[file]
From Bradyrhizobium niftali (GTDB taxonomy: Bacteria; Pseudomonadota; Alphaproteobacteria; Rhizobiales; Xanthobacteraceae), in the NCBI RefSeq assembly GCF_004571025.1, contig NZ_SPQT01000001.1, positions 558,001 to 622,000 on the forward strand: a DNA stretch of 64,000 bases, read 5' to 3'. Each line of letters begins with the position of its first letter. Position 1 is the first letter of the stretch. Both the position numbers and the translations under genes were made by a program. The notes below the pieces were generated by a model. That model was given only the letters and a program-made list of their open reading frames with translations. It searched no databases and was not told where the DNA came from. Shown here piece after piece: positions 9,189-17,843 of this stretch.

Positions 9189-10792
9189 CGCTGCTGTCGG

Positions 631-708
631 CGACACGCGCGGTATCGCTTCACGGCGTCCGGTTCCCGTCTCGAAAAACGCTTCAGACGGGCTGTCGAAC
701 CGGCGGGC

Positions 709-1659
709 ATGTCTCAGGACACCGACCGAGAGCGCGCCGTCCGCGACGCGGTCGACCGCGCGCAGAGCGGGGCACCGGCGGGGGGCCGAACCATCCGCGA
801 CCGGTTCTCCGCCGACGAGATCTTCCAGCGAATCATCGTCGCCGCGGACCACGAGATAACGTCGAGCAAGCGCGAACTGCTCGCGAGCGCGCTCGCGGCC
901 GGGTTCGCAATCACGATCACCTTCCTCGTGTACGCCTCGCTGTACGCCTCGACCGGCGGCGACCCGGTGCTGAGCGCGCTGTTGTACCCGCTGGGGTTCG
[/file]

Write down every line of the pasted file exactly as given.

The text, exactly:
From Bradyrhizobium niftali (GTDB taxonomy: Bacteria; Pseudomonadota; Alphaproteobacteria; Rhizobiales; Xanthobacteraceae), in the NCBI RefSeq assembly GCF_004571025.1, contig NZ_SPQT01000001.1, positions 558,001 to 622,000 on the forward strand: a DNA stretch of 64,000 bases, read 5' to 3'. Each line of letters begins with the position of its first letter. Position 1 is the first letter of the stretch. Both the position numbers and the translations under genes were made by a program. The notes below the pieces were generated by a model. That model was given only the letters and a program-made list of their open reading frames with translations. It searched no databases and was not told where the DNA came from. Shown here piece after piece: positions 9,189-17,843 of this stretch.

Positions 9189-10792
9189 CGCTGCTGTCGG

Positions 631-708
631 CGACACGCGCGGTATCGCTTCACGGCGTCCGGTTCCCGTCTCGAAAAACGCTTCAGACGGGCTGTCGAAC
701 CGGCGGGC

Positions 709-1659
709 ATGTCTCAGGACACCGACCGAGAGCGCGCCGTCCGCGACGCGGTCGACCGCGCGCAGAGCGGGGCACCGGCGGGGGGCCGAACCATCCGCGA
801 CCGGTTCTCCGCCGACGAGATCTTCCAGCGAATCATCGTCGCCGCGGACCACGAGATAACGTCGAGCAAGCGCGAACTGCTCGCGAGCGCGCTCGCGGCC
901 GGGTTCGCAATCACGATCACCTTCCTCGTGTACGCCTCGCTGTACGCCTCGACCGGCGGCGACCCGGTGCTGAGCGCGCTGTTGTACCCGCTGGGGTTCG